Changing lanes for Sustainability
I was still at school when the UK’s compulsory seat belt law came in. I can still remember one of my teachers harrumphing about it:
I’ll never wear a seat belt. If I’m in an accident I’d rather be thrown clear rather than burn to death in the car.
To him, this was a perfectly logical position, but even to us schoolkids it was utterly ludicrous and we could barely suppress our giggles. But it illustrates an important point about change – our brains will persuade us of all sorts of nonsense if we don’t fancy what we’ve been asked to do.
Changes to motoring rules seem to be particularly prone to kicking up a storm of catastrophic claims, twisted statistics and bizarre conspiracy theories. The person who postulated that the serious allegations of abuse made against Russell Brand over the weekend were a deliberate distraction from the introduction of default 20mph schemes in residential streets in Wales was displaying a particularly convoluted feat of mental gymnastics.
But outside tinfoil hat circles, there’s plenty of plain stupid “common sense” spouted by otherwise intelligent people. When I suggest we need to increase cycling rates, I’m often told “you can’t fit a wardrobe on a bike”, ignoring the fact you can’t fit a wardrobe in an average family car either. If you want to move a wardrobe, hire a van – simple! “Why do cyclists need cycle lanes?” I’m asked by people who clearly have never asked “Why do pedestrians need footpaths?”
These are the ways you can make change happen (illustrated with traffic examples):
- Compulsion: from the seat belt ban to pedestrianisation of town centres, sometimes the authorities need to force through change. Short term rage usually gives way to acceptance – success and failure often depend on where we are on the electoral cycle.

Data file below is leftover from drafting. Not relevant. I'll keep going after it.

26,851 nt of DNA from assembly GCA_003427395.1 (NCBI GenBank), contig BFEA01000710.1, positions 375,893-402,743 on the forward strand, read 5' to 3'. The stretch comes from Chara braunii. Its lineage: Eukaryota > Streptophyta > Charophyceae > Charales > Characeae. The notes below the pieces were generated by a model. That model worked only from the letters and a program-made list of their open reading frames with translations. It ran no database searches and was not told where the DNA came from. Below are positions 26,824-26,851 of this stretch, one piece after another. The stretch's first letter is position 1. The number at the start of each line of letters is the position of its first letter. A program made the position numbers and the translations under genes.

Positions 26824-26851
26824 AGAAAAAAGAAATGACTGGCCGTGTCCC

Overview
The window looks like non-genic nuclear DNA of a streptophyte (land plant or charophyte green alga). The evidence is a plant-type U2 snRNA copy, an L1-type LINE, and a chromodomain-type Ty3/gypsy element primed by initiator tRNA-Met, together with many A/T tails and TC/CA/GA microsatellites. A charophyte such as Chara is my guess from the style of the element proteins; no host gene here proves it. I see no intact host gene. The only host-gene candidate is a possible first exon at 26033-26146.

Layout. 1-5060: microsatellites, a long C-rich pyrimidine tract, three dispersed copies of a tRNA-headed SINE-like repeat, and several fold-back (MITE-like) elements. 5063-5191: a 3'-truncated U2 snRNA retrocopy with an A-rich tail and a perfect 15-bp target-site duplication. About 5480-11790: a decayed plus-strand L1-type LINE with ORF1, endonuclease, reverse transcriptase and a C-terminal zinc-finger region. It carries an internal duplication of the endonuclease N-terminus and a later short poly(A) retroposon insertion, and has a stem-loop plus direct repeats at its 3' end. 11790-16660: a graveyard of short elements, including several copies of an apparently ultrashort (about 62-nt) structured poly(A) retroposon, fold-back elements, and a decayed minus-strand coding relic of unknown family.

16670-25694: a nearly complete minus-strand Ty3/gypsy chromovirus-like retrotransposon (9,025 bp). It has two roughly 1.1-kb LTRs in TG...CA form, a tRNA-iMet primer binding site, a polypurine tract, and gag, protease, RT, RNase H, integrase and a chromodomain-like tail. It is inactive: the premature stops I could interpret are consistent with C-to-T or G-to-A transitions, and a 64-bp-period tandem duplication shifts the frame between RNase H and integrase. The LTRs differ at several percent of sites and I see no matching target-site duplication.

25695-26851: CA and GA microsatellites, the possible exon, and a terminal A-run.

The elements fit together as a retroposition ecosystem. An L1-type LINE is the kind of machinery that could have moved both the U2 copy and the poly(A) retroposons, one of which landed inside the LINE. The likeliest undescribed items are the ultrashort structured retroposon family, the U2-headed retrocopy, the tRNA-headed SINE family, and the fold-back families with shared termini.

- Carrot and stick measures: the various clean air measures being implemented around the UK penalise those with dirty vehicles and subsidise the change to cleaner vehicles. Low traffic neighbourhoods promote active travel over motoring.
- Facilitating the alternative: make what you want to happen safe and easy – providing cycle lanes, transit lanes and safe walking routes are a precursor to sustainable travel.
- Demonstrating the alternative: part of the reason why I sold my car in favour of cargo bike/public transport/car club was to demonstrate to others that car ownership is not necessary. I have loads of casual conversations about the cargo bike and people are fascinated by the car club model (honest!). I’ve given test rides to two families who are now cargo bike owners.
- Ask people what they should do: part of the reason why our local traffic restrictions haven’t caused the controversy seen elsewhere is the local community asked for them. People don’t like feeling they are being forced into change, even if they know it is necessary. But if they want to change, everything becomes really easy.